Another World is Possible

Who are the children of resistance receiving support from the RFC today? They’re preschoolers crying at night, separated from their immigrant parents. They’re youth protesting the people and policies responsible for those separations, and denouncing a host of other injustices, from racism and police brutality to gun violence and the school to prison pipeline.

They’re kids living with the fallout from parents speaking up for the rights of workers and prisoners, and being harassed, fired, or blacklisted. They’re children from families on the front lines of the urgent struggles for peace, human rights, economic and social justice, the environment, and other progressive concerns that scream at us from our newsfeeds, headlines and inboxes.

From our vantage point at the RFC, we see widespread and intense resistance to the immoral agendas and oppressive systems that are wreaking havoc on vulnerable populations. We also hear about intense repression visited on activists working to interrupt and dismantle those powerful forces. Often the most distressing of these cases are ones involving families with children.

The RFC’s work nurturing kids who’ve been collateral damage in these attacks on their activist parents – or who themselves have been the targets because they’re lifting their own voices in protest – has never felt more urgent, more needed or more valued by those receiving our aid, including:

  • A young organizer, who since he was 13, has been working in his community to create youth-centered resources including employment opportunities; combat the school to prison pipeline; and advocate for communities of color. As his profile as an effective organizer has grown, so has his surveillance and harassment by law enforcement, to the point where he and his co-organizers are pursuing legal action against the local police department over abuses directed at them.

    An RFC grant enabled this youth to participate in a conference geared towards teaching people of color and poor people about policies, practices, and platforms to engage in digital organizing safely.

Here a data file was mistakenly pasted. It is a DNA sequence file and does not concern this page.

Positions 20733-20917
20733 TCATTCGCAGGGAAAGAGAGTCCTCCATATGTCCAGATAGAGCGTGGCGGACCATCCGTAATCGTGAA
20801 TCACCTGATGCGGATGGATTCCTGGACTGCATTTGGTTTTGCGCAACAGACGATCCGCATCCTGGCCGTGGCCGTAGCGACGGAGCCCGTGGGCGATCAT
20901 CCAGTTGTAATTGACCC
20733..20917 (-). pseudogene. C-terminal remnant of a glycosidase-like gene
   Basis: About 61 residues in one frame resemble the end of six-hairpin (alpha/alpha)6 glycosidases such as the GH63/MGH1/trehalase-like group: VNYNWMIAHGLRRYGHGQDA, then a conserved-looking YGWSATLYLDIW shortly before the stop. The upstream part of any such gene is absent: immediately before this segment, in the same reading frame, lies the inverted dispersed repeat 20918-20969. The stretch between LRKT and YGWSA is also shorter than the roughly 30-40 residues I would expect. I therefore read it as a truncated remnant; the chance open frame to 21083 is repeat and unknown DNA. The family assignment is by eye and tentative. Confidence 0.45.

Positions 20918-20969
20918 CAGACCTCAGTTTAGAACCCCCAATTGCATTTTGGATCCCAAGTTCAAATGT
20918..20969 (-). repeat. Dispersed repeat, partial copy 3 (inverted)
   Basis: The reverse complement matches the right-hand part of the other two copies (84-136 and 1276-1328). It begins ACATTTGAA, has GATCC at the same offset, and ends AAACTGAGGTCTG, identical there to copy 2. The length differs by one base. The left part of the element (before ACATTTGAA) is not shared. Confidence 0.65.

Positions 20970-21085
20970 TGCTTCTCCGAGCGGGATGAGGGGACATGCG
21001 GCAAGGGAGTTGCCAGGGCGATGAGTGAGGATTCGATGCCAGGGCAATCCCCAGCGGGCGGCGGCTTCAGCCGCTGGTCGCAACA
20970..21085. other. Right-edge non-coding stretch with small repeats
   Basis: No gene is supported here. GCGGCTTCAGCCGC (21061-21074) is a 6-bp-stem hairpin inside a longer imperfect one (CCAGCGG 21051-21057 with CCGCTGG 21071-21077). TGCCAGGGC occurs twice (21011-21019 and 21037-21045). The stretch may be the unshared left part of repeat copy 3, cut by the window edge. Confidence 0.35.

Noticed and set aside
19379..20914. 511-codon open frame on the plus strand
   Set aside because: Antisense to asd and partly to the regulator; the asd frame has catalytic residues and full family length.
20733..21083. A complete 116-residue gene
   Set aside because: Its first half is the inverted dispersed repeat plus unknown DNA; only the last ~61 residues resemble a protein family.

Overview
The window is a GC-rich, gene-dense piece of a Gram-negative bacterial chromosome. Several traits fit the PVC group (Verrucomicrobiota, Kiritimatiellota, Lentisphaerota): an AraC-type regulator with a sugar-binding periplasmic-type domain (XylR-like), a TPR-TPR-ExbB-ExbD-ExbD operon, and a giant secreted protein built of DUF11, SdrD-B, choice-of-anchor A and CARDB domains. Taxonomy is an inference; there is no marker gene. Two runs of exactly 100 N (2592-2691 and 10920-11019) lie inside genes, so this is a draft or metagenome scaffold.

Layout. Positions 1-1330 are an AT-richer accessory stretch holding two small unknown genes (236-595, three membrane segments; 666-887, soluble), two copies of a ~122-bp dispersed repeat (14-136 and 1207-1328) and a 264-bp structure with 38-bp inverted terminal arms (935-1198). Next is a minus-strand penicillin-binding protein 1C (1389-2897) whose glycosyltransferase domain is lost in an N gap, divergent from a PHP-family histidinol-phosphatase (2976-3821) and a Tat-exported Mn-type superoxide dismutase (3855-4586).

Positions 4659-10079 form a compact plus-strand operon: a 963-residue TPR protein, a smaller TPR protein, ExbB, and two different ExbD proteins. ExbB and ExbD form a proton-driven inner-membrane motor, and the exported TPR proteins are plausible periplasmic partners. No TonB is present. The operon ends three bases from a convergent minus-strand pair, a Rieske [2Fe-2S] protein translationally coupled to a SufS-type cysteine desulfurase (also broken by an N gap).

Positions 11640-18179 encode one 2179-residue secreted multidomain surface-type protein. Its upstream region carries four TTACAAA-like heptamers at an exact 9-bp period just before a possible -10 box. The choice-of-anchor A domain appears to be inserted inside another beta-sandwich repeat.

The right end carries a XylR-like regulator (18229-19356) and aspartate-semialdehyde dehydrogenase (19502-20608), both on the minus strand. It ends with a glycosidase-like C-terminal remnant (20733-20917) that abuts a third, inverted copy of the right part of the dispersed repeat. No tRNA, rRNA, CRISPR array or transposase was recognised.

• Kids from several families around the country in which one or both parents has been deported or forced into sanctuary after being targeted by ICE as a result of raising their voices to assert that no human being is illegal.

    Our grants can’t soothe the pain of their separations, but they’ve provided the funds needed for these children to enroll in safe daycare programs; attend soccer, basketball and other summer camps and take swim lessons; participate in theater programs and educational enrichment courses; and purchase computers and tablets needed for school.
  • A teenager whose mother organized for the rights of healthcare workers experiencing on-the-job racism coming from medical institutions and patients, and was eventually fired and blacklisted as a result. RFC grants have funded several support services for this girl, including her participation in high school sports.

At the RFC, we feel the weight of bleak days and the constant onslaught of challenges to our progressive communities and ideals. But we also see glimpses of the society that demonstrators are envisioning when they chant, “un otro mundo es posible/another word is possible.”

We’ve celebrated when relentless campaigns for freedom and justice have led to the release of several long-term political prisoners whose children and grandchildren we’ve supported for decades (including Oscar López Rivera pictured here with another former political prisoner's kids).

We’ve been buoyed by communications from our grant recipients, like this note that came from our liaison to one of the families whose kids received first-time grants this spring:

“I am so overwhelmed with gratitude for the care this Foundation shows children who are fighting to keep their hope and grounding and right to be on this earth alive at the same time their parents cannot be as present to them as they would like to be because they are fighting for their lives.”

And every day we take heart from the energy of young people who are stepping into the shoes of earlier generations, and speaking up for the transformed world they want to see, as well as those who simply remind us of the immense value for kids of being able to participate in the everyday, joyful activities of childhood. All of these outlets and opportunities for the children of resistance are victories for the broader RFC community, too.